What employment sector do you work in?
How long have you had a green job for nature?
£30,001 – £40,000
Please describe the work that you do.
I set up and deliver green infrastructure projects in an area of development growth just east of Exeter, Devon. I’m leading the creation of the Clyst Valley Regional Park, a nature-rich area of green/blue space that is half the size of Exeter. Recently I secured funding to pursue an ambitious target for 30% tree cover in the river catchment.
What do you most like about your job? Any dislikes?
It’s mostly pro-active, and very varied. I can be leading a public walk one day, writing a funding bid the next. At the moment I’m writing an implementation plan for 10 hectares of land we’re buying which I hope will become a haven for nature and people.
Dislikes? I don’t much care for detailed responses to planning applications, though they’re essential. I have days of dismay, when landowners fell beautiful old oak trees on a whim, as they did recently!
What inspired you into this career?
I started out with English Nature, up in Northumberland. The warden of Rostherne Mere NNR, Cheshire, and the birders that gathered there were an inspiration in my teenage years, so also members of the Manchester Ornithological Society. My dad took me on countryside walks, and I remember vividly my first sighting of a dipper and barn owl in the snows above Macclesfield.
Have you faced any challenges in progressing your career so far?
I had a set back mid-career going for a team management job with English Nature. I didn’t even pass the interview board. It rocked me, but I picked myself up and sought a career review. Soon afterwards, I received a gold staff award for my work on Dartmoor with commoners. As Sir Alex Ferguson said once, it’s not defeat that matters, but how you recover. I am presently giving and receiving mentoring through CIEEM’s excellent programme. I recommend!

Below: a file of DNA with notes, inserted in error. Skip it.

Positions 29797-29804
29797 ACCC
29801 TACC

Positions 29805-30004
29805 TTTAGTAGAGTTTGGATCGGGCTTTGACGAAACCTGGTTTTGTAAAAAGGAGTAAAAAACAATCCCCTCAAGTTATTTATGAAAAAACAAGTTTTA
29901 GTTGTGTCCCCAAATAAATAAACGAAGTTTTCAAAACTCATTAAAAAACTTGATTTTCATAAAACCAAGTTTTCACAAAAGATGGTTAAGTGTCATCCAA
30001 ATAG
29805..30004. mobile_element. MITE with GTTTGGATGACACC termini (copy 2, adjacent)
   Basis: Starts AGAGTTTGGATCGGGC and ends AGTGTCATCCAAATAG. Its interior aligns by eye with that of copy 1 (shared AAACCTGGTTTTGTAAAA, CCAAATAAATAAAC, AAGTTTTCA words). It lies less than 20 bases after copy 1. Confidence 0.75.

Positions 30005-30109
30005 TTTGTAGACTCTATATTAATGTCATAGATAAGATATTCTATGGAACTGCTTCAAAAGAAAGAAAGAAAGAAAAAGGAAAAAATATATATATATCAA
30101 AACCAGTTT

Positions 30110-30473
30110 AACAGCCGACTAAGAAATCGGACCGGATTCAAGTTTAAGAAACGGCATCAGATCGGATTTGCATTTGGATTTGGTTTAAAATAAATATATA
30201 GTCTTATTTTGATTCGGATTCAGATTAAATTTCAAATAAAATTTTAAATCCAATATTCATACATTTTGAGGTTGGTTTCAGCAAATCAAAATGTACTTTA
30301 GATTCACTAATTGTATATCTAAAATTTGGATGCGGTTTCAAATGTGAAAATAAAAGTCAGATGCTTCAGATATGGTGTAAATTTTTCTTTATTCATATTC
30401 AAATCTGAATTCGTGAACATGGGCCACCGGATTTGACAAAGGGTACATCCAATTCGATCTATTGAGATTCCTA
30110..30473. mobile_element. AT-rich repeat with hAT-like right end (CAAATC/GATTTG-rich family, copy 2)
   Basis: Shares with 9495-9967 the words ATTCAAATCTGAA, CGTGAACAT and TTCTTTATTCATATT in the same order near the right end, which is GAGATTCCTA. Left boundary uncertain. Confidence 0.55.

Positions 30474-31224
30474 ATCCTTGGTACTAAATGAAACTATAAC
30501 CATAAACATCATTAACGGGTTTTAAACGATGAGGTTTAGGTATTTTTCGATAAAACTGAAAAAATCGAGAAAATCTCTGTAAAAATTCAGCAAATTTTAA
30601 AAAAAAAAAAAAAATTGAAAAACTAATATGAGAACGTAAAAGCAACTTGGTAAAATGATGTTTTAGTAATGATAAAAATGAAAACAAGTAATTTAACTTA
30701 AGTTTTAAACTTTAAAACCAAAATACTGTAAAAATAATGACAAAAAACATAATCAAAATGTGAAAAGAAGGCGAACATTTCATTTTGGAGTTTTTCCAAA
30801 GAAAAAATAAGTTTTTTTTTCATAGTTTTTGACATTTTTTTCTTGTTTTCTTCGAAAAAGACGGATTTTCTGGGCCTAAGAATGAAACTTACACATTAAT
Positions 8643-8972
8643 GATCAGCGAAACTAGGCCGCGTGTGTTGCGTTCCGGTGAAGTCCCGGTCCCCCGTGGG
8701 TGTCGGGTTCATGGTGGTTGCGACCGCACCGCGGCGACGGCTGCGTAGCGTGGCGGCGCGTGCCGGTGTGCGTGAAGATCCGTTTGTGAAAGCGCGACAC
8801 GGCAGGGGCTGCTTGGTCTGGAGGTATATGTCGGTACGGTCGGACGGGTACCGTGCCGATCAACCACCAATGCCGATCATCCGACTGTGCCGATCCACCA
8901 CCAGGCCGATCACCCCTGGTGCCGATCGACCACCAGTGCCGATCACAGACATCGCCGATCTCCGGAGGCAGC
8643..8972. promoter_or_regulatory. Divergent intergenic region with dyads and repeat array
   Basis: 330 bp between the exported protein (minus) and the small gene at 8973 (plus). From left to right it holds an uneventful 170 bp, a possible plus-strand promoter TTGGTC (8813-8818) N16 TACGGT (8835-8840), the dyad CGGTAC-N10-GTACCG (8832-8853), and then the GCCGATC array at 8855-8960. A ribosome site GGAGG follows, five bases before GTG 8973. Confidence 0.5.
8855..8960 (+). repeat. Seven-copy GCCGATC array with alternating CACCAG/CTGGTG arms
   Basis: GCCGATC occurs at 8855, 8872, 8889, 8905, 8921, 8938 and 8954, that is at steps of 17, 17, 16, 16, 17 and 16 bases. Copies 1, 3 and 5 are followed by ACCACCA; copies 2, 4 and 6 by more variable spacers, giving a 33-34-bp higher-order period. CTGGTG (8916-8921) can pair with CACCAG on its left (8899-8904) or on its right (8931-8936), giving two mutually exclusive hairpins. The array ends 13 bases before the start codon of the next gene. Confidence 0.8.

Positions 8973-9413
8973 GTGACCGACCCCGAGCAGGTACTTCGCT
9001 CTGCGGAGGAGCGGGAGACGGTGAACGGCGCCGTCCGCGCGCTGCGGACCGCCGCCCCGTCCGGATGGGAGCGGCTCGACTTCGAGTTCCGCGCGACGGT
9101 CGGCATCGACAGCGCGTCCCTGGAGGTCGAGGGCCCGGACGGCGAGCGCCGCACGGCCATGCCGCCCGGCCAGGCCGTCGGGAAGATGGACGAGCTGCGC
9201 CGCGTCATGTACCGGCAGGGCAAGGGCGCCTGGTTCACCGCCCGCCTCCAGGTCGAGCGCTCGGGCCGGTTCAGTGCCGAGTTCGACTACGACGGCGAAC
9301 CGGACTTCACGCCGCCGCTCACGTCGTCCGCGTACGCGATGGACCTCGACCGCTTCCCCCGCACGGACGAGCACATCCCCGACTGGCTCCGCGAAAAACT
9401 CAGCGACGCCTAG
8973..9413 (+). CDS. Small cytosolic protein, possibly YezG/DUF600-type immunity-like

What education/training did you have?
I wanted to be a vet but, not getting the grades at A-level, went off to secure a BSc Hons degree in Agriculture from Nottingham University. Afterwards, I got an MSc in Rural Resource Management from Bangor University. That was a lovely year, including trips to Scotland with the Bangor Bird Group! My thesis, on birds of the Welsh ‘ffridd’, tutored by the monitoring ecologist from CCW, was a passport to my first job.
What advice would you give to someone coming into the profession?
Join lots of varied training courses and then hone your skills through practice in your spare time. My first job was a bit of luck – English Nature wanted somebody to write management plans for SSSI on the MoD land in Northumberland. I’d recently written such plans during my MSc training. It was the foot in the door I needed! Negotiating and influencing skills, getting on with others, these are more important than your technical skills, and can be developed outside conservation circles.